J. Cole makes way off the ‘Sideline’ | The Triangle
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J. Cole makes way off the ‘Sideline’

Courtesy of Adulis Mokanan
J. Cole’s debut album “Cole World: The Sideline Story” was released Tuesday, Sept. 27. The album includes features from Trey Songz, Drake, Jay-Z and Missy Elliott.

Over the past 10 years, hip-hop has changed drastically. Signing a deal no longer means anything unless you have the fan base to gain the label’s support to release an album. After being signed to Roc Nation in 2009, J. Cole released two more mixtapes before releasing his debut album, “Cole World: The Sideline Story” on Sept. 27.

“Cole World: The Sideline Story” is a culmination of where J. Cole has come from, where he is now and where he expects to be in the future.  The first full-length song on the album, “Dollar and a Dream III” does a perfect job of connecting the past with the future. On his first mixtape, “The Come Up,” J. Cole began the “Dollar and a Dream” series, and continued it on “The Warm Up.” He brings his fans from the beginning along with him as the journey of his debut album begins.

J. Cole continues to pay homage to his past with “Lights Please,” the fourth song on the album. During his meeting with Jay-Z in 2008, he played this song, which ended up being one of the reasons he was signed to Roc Nation. As the album continues, Cole continues to talk about his journey and struggles on his way through the industry. On “Sideline Story,” he says, “I wish somebody made guidelines, on how to get up off the sideline.”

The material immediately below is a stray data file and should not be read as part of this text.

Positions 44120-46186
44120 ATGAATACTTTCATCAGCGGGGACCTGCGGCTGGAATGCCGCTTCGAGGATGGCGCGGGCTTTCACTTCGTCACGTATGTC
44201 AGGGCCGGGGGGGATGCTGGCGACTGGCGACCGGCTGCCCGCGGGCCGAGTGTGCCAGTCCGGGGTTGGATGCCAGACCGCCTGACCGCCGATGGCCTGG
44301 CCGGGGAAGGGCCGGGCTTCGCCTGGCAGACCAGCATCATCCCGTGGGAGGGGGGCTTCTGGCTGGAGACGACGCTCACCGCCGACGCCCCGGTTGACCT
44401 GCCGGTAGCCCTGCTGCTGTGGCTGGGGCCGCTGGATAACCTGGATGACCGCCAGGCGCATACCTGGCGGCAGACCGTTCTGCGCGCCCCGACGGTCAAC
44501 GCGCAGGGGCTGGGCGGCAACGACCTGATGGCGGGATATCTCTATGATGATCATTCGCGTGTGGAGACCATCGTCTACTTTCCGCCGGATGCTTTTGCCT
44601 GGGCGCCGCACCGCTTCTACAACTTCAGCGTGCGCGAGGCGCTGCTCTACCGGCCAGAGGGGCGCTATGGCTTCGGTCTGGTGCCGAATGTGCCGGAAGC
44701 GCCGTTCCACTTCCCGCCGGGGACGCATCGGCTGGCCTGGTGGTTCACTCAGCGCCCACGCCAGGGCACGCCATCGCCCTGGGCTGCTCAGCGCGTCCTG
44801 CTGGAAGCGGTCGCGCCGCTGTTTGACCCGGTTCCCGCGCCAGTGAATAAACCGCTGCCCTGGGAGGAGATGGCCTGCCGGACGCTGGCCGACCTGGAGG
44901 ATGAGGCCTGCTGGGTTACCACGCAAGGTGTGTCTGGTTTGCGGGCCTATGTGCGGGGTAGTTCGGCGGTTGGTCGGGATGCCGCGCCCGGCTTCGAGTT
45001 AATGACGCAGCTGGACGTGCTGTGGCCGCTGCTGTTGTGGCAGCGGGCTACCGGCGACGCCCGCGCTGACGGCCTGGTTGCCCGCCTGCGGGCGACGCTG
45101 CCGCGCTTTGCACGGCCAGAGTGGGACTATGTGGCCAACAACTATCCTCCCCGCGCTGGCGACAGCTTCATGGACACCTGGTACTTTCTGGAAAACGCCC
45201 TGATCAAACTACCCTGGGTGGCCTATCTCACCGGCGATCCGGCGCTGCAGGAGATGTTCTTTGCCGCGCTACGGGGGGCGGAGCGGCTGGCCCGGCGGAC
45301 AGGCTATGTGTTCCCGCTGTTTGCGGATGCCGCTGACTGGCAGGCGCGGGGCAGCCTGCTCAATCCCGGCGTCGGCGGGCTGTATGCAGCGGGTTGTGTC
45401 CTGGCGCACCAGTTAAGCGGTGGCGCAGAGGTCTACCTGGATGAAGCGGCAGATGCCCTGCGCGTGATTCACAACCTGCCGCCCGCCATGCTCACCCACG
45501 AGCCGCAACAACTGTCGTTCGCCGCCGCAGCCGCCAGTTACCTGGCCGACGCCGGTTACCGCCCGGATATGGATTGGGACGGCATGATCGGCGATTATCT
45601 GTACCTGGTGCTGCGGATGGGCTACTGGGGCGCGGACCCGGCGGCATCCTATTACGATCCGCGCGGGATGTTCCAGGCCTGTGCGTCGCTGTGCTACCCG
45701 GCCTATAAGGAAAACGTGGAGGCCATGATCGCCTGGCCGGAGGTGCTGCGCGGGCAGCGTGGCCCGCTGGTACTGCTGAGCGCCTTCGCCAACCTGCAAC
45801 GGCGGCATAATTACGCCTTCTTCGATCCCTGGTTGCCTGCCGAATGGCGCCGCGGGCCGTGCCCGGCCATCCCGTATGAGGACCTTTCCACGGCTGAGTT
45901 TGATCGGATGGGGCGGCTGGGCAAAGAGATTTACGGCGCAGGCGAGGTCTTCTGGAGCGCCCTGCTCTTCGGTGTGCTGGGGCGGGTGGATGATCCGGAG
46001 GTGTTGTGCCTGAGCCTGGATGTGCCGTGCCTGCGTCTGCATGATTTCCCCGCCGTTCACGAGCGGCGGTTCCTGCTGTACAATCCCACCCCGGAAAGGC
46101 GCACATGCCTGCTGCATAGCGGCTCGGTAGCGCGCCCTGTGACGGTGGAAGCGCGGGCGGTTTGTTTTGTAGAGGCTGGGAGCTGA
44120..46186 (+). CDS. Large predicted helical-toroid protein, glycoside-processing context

Songs like “Mr. Nice Watch” featuring his mentor Jay-Z, as well as “God’s Gift” feature Cole’s ability to flaunt the benefits of celebrity. “Same broads use to hang up on my walls, now they come up out they draws, how’s that for a mistress?” While many rappers would need multiple lines if not an entire verse to deliver that message, J. Cole is able to do it with one simple punch line.

Few artists in hip-hop today still have the ability to tell stories the way artists of the previous generation in the genre have. On his Twitter page, J. Cole’s description reads, “My story ain’t the only one I’m tryna to tell.” And he proves that with many songs on his album including “Lost Ones,” where he tells the story of a young man who gets a girl pregnant from both perspectives. He continues to showcase his story-telling abilities on the last song of the album, “Breakdown,” where Cole shares his own problems and issues with the listener.

As the album begins to come to an end, J. Cole gets stronger lyrically. “Rise and Shine,” one of many standout tracks on the album, features Cole’s most impressive display of lyricism to date. “In a game full of liars it turns out that I’m the truth. Some say that raps alive it turns out that I’m the proof. Cause the ones y’all thought would save the day can’t even tie my boots, the ones y’all thought could hang with me can’t even tie my noose, let these words be my bullets, n***a I don’t rhyme, I shoot, bang!”

The most impressive part about “Cole World: The Sideline Story,” is that J. Cole produced 12 of the 16 songs on the album and co-produced another. The last major rapper that released an album where the artist produced the majority of their debut album was Kanye West with “The College Dropout.”

With “Cole World: The Sideline Story,” J. Cole made a statement to the industry and other rappers that he is here to stay. He was able to withstand the, struggles, setbacks and delays along the way, and finally has his moment. Last month, Jay-Z called the album “a classic;” he was right.